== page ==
It is generally recommended to save at least $3,000 after paying for flights, other travel expenses and medical insurance. However, having an extra few thousand on top of this will leave room for any emergencies or extra travel plans added on during your adventure!
The key rule is to make a realistic budget and leave room for some extras. Researching and planning out itineraries for the best deals possible will leave you with more spending cash for daily living. Plan your trip as if you were moving to a new place and try to cover all aspects you can imagine within your budget.
Cost of Living
Cost of living in Europe may be different than your home country. For cheaper areas, check out Poland, Czech Republic and Romania. More expensive countries include England, France, and Switzerland. The biggest expenditures you’ll have are housing, food, and transportation, so be cautious of which places you choose to go.
The cost of living and travel depends on which locations you have targeted. If you want to learn the basics about more cities in Europe with low cost of living, has an updated list of cities with basic costs outlines.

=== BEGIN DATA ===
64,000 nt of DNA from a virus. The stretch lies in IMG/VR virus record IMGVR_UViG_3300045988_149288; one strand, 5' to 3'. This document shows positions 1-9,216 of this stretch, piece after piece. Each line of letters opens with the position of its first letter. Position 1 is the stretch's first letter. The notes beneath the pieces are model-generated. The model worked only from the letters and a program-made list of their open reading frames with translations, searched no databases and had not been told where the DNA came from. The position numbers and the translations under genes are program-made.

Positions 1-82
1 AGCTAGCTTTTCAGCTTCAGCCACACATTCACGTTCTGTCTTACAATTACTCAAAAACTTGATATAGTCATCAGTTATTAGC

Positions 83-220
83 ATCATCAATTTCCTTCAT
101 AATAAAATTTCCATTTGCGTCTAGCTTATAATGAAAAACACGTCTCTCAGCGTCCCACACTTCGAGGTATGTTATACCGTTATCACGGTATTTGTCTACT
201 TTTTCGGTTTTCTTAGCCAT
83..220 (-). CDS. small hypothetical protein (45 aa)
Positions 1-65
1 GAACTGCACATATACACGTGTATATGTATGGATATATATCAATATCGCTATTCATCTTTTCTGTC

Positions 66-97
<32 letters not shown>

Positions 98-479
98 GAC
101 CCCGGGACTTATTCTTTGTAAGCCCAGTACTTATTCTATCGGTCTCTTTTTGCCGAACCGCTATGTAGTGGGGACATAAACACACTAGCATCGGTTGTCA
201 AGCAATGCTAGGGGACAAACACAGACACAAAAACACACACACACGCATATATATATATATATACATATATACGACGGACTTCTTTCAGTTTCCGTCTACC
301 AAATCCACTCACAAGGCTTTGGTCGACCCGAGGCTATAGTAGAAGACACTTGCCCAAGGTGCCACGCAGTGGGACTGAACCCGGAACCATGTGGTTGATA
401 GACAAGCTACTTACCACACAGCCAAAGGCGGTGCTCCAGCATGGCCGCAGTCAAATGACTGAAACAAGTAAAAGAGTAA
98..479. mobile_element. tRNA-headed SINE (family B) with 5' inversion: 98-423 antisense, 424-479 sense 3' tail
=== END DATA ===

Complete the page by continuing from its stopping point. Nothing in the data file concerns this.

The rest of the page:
Violent crimes in Europe tend to be lower than the United States, but petty crimes such as pickpocketing may be common in some areas. Keeping your valuables on you at all times and keeping wallets chained to your pants are some preventive measures to take.
Traffic in some countries can be more aggressive in the states and its best to be aware of your surroundings. It’s also worth noting that some countries drive on the opposite side of the ride, so be sure to always look both ways when crossing the street.
Generally, the health standards in Europe are high with a low risk of disease. To be on the safe side, travelers should always make sure they are up to date with common vaccinations as a precaution.